14-ton tank wagon 14-ton tank wagon 14-ton tank wagon

PW013 Jas.Williamson & Son Ltd
14-ton tank wagon
Black with unshaded white lettering


Linoleum, or 'lino' as it is usually called, was invented in the 1850s by the English industrialist Frederick Walton. This durable floor covering, made principally from cork dust and linseed oil, soon proved popular for domestic and commercial use and sold well. It wasn't long before competitors were muscling in on this burgeoning new market and grabbing themselves a piece of the action, and in this business jungle the biggest teeth and claws belonged to James Williamson, the Lino King. While other manufacturers went for the high-quality end of the market, Williamson realised that the big money was to be made by churning out the cheap stuff in huge quantities, and this strategy paid off handsomely. By the end of the Victorian era, the Williamson family business in Lancaster had become a vast industrial enterprise, and their enormous Lune Mills factory covered twenty-one acres and churned out lino by the mile. Raw materials came in and the end product went out by rail, with Williamson flexing his muscles to have a rail link to the port of Heysham constructed in 1883. The company went from strength to strength, making Williamson, or Baron Ashton as he was by then, a very wealthy man indeed. In his later years he became something of a recluse, although he continued to run the company as his own personal fiefdom until his death in 1930 at the age of 88. Without his guiding hand the business went into a decline, and finally closed in 1999. The Lune Mills works, where our wagon would once have delivered the oils and chemicals to keep the lino presses rolling, is now a derelict wasteland, and Williamson's is no more.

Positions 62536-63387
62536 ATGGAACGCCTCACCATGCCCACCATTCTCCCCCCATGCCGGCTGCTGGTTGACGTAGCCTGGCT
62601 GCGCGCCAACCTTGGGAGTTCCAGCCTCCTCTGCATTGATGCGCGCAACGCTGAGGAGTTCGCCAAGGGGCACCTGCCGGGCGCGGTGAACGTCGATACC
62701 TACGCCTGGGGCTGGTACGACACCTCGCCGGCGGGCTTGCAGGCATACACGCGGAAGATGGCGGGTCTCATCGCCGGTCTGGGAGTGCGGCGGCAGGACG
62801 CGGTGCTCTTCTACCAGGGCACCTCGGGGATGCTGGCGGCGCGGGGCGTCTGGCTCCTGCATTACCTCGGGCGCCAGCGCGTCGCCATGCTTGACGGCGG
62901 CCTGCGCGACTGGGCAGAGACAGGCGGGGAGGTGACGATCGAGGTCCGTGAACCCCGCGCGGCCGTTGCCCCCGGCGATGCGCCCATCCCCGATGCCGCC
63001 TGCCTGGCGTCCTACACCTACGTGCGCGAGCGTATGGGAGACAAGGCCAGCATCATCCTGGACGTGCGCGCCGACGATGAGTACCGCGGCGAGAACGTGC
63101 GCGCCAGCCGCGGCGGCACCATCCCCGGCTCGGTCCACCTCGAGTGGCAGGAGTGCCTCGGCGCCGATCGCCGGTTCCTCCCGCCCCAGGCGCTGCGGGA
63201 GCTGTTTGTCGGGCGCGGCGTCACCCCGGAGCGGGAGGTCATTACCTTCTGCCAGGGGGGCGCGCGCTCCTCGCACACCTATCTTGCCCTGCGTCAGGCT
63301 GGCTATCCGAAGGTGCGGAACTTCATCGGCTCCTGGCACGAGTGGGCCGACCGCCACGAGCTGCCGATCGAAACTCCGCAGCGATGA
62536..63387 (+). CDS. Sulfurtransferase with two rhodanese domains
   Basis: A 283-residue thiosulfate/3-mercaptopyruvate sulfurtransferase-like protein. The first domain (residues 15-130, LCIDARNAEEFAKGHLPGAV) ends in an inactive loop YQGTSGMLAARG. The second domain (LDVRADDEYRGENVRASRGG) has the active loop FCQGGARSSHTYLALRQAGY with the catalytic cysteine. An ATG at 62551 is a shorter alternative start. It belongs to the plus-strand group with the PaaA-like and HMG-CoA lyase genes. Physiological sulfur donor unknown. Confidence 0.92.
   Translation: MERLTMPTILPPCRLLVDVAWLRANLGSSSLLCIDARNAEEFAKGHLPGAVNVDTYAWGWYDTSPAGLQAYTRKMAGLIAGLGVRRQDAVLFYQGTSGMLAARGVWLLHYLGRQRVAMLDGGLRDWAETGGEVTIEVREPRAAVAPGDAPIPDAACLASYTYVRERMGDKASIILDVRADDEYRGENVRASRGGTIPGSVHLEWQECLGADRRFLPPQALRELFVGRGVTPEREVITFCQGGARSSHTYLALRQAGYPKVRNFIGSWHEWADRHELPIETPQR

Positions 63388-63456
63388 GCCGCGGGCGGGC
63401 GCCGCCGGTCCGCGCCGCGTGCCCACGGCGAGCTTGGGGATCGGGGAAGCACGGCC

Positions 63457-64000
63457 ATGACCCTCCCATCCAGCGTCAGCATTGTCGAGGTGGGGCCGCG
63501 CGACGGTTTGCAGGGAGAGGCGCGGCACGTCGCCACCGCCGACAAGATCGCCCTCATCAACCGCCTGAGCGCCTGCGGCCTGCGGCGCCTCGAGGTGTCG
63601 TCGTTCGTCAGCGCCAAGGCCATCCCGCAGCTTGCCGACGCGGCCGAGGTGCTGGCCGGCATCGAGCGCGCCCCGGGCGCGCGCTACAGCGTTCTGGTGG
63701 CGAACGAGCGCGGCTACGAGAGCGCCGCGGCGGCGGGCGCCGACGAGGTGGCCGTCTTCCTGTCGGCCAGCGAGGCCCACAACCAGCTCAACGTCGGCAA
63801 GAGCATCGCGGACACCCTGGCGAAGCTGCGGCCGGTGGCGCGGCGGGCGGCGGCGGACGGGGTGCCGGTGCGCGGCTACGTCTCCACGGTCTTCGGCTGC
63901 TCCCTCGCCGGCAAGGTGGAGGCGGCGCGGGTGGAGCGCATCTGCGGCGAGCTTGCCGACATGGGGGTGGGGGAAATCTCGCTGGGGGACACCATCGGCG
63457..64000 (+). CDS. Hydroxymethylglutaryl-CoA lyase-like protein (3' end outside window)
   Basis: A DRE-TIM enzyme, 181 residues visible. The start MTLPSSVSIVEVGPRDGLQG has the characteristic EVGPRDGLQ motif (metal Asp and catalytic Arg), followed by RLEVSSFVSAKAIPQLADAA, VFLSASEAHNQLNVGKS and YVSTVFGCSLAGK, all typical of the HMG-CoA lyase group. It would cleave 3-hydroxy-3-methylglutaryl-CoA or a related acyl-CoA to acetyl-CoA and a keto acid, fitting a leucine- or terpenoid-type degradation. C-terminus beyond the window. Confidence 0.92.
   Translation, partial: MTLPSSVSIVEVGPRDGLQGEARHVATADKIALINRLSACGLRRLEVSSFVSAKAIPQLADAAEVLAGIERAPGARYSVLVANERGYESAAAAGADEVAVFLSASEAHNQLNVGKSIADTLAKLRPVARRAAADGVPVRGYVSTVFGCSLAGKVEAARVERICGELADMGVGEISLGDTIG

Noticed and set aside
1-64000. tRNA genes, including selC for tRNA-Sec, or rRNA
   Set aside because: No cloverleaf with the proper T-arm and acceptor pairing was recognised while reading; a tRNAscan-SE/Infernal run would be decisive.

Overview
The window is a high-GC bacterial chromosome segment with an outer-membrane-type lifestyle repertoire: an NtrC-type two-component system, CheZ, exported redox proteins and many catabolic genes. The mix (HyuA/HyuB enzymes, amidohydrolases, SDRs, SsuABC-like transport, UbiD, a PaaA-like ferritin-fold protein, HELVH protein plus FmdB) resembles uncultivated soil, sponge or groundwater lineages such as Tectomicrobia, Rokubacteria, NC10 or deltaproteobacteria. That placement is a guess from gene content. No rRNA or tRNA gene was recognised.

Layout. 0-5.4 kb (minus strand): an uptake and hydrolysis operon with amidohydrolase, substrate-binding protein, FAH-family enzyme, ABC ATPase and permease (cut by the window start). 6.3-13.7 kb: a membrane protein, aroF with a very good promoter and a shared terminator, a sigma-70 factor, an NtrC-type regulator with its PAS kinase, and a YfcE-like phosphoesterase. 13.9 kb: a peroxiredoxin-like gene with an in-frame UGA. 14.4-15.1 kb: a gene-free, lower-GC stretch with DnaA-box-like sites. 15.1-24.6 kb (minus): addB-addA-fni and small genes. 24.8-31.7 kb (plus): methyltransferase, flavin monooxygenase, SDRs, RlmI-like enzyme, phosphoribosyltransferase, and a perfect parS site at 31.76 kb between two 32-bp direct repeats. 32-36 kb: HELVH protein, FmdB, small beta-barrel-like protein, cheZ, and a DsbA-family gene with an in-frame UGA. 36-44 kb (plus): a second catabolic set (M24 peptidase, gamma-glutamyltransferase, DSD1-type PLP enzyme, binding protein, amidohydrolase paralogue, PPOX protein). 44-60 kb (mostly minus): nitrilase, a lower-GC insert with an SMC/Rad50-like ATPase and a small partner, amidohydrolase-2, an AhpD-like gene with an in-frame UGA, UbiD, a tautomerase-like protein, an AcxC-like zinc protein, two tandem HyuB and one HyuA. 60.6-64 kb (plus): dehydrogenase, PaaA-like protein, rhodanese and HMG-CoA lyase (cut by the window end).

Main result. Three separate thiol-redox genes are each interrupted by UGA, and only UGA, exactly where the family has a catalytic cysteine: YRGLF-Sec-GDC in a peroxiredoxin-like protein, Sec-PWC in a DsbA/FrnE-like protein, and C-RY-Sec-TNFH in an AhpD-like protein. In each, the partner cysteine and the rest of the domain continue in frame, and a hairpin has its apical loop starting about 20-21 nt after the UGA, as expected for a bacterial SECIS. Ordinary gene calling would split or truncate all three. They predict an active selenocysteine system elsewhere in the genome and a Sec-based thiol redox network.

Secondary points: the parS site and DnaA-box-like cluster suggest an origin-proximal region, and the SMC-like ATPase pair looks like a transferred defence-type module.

Bring back the glory days of the Lino King on your layout with our Williamson tank.

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